Following lunch we visited the Turtle Conservation Center ( where they are working to protect the egg-laying habitat of the Green Turtle and the Olive Ridley Turtle at the three beaches on Penang Island where the turtles lay their eggs.  We were able to see several 2-day old turtles in a small tank where they are held until they can be released safely to the sea.  According to WWF Malaysia (, turtle populations in Malaysia have declined precipitously in recent years, with Olive Ridley Turtle numbers down by 95%.  Faced with threats from over-hunting, habitat loss, and climate change, their future is cloudy, but it is encouraging to see the conservation efforts being put in place by these groups.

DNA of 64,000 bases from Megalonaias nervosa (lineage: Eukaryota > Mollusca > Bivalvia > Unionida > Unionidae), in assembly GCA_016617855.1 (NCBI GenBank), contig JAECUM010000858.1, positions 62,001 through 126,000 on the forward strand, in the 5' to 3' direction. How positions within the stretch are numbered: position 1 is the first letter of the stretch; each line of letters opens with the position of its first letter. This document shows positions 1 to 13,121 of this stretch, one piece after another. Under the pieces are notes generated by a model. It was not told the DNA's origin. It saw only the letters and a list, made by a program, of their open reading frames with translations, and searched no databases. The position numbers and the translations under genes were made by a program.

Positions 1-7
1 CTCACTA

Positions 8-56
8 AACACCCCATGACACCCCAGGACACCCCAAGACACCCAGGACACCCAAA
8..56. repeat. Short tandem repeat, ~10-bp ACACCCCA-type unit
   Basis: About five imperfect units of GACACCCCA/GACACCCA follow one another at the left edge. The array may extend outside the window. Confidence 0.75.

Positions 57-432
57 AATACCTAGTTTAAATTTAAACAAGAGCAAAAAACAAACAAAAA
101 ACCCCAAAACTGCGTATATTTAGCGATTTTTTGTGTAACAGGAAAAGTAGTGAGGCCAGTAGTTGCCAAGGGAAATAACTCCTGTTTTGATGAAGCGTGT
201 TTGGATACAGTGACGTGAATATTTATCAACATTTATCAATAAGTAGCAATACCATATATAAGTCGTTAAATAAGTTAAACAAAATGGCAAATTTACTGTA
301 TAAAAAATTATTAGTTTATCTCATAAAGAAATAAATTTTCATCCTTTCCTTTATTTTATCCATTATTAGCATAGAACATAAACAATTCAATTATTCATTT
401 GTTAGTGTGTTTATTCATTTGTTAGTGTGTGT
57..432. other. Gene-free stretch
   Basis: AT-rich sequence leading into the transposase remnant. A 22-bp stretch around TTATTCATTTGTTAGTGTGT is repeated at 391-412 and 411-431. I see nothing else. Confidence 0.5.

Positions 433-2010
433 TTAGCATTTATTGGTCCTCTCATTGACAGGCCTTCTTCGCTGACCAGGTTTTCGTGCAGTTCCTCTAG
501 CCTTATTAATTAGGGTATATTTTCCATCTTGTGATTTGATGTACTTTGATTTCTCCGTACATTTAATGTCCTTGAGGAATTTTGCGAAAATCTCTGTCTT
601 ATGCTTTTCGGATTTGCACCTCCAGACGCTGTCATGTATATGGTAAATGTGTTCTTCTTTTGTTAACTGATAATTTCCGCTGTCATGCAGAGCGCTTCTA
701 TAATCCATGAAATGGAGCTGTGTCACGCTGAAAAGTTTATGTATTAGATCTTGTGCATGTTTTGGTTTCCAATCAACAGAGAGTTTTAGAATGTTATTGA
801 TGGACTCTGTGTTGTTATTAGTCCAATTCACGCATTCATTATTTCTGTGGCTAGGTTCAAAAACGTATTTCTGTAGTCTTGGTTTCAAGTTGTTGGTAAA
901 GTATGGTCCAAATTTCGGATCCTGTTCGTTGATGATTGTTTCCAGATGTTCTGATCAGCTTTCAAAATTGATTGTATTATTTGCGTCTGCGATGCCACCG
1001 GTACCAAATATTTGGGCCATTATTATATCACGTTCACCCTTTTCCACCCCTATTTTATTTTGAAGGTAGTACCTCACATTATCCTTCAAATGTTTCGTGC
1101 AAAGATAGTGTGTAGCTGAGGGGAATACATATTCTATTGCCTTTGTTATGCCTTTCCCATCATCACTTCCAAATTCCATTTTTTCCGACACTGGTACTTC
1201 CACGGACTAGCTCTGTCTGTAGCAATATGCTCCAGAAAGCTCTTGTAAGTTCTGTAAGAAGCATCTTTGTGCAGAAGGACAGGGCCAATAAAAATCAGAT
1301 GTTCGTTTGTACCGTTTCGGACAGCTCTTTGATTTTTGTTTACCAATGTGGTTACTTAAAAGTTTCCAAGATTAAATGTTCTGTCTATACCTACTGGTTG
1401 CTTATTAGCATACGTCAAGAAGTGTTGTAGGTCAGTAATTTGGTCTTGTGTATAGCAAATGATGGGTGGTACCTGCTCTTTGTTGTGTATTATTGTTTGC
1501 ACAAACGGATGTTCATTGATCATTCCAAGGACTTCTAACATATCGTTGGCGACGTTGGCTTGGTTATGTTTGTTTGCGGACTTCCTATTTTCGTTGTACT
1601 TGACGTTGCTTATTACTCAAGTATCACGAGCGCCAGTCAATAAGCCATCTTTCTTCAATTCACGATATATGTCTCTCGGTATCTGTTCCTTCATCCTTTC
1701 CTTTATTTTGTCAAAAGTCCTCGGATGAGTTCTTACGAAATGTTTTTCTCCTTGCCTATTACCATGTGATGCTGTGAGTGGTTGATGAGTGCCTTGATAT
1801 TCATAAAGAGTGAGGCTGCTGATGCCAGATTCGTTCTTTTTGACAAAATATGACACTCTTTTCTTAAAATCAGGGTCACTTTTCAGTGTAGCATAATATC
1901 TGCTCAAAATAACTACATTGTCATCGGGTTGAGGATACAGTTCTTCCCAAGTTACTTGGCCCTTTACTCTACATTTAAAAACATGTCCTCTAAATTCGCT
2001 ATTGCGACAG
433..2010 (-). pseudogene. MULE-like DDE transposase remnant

Rainforest in Penang National Park
Beach at Penang National Park entrance
Mangrove roots along beach
We hiked back over the hills and through the rainforest (and through another few liters of sweat), and were happy to encounter our bus with several liters of water.  Pat and I enjoyed another wonderful dinner of Chinese-Malay food with friends from the ship, and then I slept the sleep of the dead that night; wonderful to sleep in the next morning!